He also changed his ac­count when he learned cer­tain facts were in­cor­rect, and has amended his de­scrip­tion of how his mem­o­ries were re­cov­ered. Over time, his state­ments be­came more and more graphic and spe­cific, mak­ing them eas­ier to com­pare against the ac­tual mur­der facts. They also be­came more and more in­cor­rect.

This ob­vi­ously af­fected the re­li­a­bil­ity of his in­for­ma­tion, and of him as a pos­si­ble wit­ness.

Q : Are there pieces of Robert’s story that do not match known ev­i­dence?

A: Yes. When he at­tempts to de­scribe the mur­der in a man­ner that goes be­yond what has been re­ported in the me­dia, he is in­cor­rect.

It would be ex­pected that a six-year-old wit­ness would have mem­ory gaps, and al­lowances are made for this. How­ever, in this case it is ac­tu­ally the in­cred­i­ble de­tail he pro­vides that dis­proves his ac­count, not a lack of de­tail. His very spe­cific, ex­tremely de­tailed ac­count al­lows for an easy com­par­i­son against the known facts such as scene pho­tos and au­topsy re­sults. His ac­count con­tra­dicts the known facts of the case, and clearly shows he did not wit­ness the mur­der.

Q : Did your in­ves­ti­ga­tors in­ter­view the other per­son who was al­legedly in the car as a small child?

A: Yes, we did. Q : Is it pos­si­ble, with­out di­vulging ev­i­dence, to ex­plain in more spe­cific de­tail why this tip was dis­missed?

A: There are ar­eas of con­cern that can be sep­a­rated into loose cat­e­gories. How­ever, th­ese ex­am­ples are a small por­tion of the is­sues iden­ti­fied by in­ves­ti­ga­tors. Fur­ther, his in­for­ma­tion was as­sessed in to­tal­ity, not sim­ply as in­di­vid­ual points as men­tioned be­low:

1). In­cor­rect facts. He de­scribes in­juries that were not ac­tu­ally in­flicted on Dana, and does not re­mem­ber in­juries that we know, with cer­tainty, oc­curred. He in­cor­rectly de­scribes as­pects of Dana’s cloth­ing in ex­plicit de­tail, and some of the cloth­ing he de­scribes didn’t ex­ist. He de­scribes han­dling and look­ing through pos­ses­sions of Dana’s that didn’t ex­ist. He is in­cor­rect about body po­si­tion and many other crime scene de­tails.

2). Po­ten­tial wit­nesses do not sup­port him. Ac­cord­ing to the com­plainant, var­i­ous wit­nesses should have been able to ex­plain why the chil­dren were with the al­leged sus­pect in the car that day; should have been able to cor­rob­o­rate how the al­leged sus­pect ex­plained his late re­turn with the two chil­dren; should have been able to de­scribe in­ter­rupt­ing the com­plainant and the al­leged sus­pect dis­pos­ing of ev­i­dence; and the child who he claims was with him in the car that night de­nies he was there. No one sup­ported his ac­count, and many of th­ese wit­nesses are very close to him.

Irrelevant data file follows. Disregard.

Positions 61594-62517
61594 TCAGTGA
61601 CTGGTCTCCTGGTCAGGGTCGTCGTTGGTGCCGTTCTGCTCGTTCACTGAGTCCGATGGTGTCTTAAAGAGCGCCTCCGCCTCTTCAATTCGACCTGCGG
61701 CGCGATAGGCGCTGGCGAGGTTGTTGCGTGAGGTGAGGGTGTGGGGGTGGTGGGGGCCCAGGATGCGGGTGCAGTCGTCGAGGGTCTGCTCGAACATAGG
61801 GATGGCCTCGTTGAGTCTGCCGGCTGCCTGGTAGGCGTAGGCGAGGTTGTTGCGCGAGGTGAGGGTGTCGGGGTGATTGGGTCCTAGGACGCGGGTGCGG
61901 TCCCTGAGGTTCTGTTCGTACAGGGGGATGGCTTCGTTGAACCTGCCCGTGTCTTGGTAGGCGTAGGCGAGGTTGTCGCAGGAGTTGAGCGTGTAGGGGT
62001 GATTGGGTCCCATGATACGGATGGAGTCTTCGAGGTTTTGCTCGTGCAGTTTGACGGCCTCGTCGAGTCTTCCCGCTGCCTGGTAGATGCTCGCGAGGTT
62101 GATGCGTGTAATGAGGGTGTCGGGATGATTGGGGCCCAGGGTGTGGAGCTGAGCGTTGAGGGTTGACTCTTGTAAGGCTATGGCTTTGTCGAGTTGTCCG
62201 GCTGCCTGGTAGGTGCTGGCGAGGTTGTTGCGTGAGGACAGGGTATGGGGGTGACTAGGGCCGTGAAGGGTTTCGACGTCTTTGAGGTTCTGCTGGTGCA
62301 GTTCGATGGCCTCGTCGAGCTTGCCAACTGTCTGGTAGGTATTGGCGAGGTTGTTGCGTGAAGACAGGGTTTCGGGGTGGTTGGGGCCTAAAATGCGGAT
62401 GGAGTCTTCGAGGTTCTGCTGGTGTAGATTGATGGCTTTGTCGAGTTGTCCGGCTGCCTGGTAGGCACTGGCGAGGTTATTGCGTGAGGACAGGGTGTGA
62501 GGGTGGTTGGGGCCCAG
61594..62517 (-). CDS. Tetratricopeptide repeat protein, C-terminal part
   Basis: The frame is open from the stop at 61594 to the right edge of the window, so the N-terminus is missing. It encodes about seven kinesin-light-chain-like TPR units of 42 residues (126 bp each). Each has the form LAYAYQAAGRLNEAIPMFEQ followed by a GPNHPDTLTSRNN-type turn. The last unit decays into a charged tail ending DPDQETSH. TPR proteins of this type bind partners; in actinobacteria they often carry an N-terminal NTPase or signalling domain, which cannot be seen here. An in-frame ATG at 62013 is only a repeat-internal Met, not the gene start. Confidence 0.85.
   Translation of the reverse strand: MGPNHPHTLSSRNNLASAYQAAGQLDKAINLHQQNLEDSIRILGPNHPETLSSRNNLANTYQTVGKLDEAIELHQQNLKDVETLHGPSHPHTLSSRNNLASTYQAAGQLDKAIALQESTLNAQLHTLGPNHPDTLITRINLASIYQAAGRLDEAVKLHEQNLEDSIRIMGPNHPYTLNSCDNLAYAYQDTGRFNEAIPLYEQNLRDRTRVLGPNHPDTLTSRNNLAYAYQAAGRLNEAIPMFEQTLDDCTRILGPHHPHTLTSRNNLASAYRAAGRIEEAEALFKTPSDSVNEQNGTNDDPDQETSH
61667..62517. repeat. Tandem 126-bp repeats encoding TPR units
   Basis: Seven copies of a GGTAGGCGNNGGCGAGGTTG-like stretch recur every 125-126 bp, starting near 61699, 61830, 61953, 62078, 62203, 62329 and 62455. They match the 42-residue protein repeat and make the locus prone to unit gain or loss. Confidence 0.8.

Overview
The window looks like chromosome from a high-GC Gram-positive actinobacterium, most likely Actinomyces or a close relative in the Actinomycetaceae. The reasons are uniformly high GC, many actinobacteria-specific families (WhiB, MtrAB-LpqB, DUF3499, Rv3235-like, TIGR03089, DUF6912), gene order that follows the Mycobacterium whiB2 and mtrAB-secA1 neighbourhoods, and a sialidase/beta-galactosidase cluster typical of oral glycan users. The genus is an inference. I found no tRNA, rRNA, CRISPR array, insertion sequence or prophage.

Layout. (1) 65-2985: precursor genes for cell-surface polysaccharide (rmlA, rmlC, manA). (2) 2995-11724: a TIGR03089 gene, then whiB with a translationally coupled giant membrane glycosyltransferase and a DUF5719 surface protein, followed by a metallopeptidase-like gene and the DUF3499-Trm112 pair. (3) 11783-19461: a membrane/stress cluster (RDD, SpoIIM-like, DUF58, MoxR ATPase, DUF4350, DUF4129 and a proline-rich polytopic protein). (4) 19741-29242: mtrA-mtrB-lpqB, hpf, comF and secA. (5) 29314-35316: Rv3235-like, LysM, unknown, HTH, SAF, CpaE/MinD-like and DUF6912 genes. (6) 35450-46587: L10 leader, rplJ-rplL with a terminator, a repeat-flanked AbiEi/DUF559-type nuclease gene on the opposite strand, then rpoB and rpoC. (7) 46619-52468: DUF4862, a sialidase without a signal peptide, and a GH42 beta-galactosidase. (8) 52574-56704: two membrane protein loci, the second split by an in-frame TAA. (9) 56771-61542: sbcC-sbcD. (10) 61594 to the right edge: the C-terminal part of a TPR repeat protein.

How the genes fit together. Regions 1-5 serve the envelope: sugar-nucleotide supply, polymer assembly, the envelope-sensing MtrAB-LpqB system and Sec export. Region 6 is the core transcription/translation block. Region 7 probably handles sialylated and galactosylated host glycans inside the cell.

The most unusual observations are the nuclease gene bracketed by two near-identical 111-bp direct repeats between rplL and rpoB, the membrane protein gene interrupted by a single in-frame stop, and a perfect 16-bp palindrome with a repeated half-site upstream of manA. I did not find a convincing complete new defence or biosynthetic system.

3). His story changed greatly over time. A de­tailed ac­count in which he de­scribes the al­leged sus­pect (with the two chil­dren in the car) in­ter­act­ing with Dana on two sep­a­rate oc­ca­sions be­fore he picked her up isn’t sup­ported by the facts of the case. He later re­canted that event, and the con­ver­sa­tions they sup­pos­edly had with her. He re­canted a vivid mem­ory that claims he held and ex­am­ined a spe­cific pos­ses­sion of Dana’s. A spe­cific mem­ory of a con­ver­sa­tion be­tween the al­leged sus­pect and Dana that in­di­cated the sus­pect knew Dana’s fam­ily was aban­doned as well.

Also some por­tions of his ac­count that have been of­fered to the public as fact, were not pre­sented that way to in­ves­ti­ga­tors. He has said they en­coun­tered and spoke to the po­lice right af­ter the mur­der. How­ever, when of­fer­ing this in­for­ma­tion to in­ves­ti­ga­tors on two sep­a­rate oc­ca­sions, he stated that he may have imag­ined that event.

Q : How thor­oughly was the al­leged mur­derer in Robert’s tip in­ves­ti­gated? Why no lie de­tec­tor?

A: We ded­i­cated all the re­sources in the ma­jor crime unit to in­ves­ti­gate this par­tic­u­lar com­plainant’s tip. We in­ter­viewed ev­ery per­son who might have had any in­for­ma­tion or ev­i­dence. Of all the peo­ple we in­ter­viewed, most of whom were ac­tu­ally sug­gested by him, not one per­son sup­plied any ev­i­dence to sup­port his ac­count.

The com­plainant stated that cer­tain wit­nesses should re­mem­ber very spe­cific facts that would sup­port his claims, but they did not. We uti­lized DNA tech­nol­ogy, ground searches, file re­search, ge­o­graph­i­cal ex­perts, con­sulted with an­other po­lice agency, con­sulted with the be­havioural sciences branch and searched for doc­u­men­ta­tion that might sup­port his al­le­ga­tions.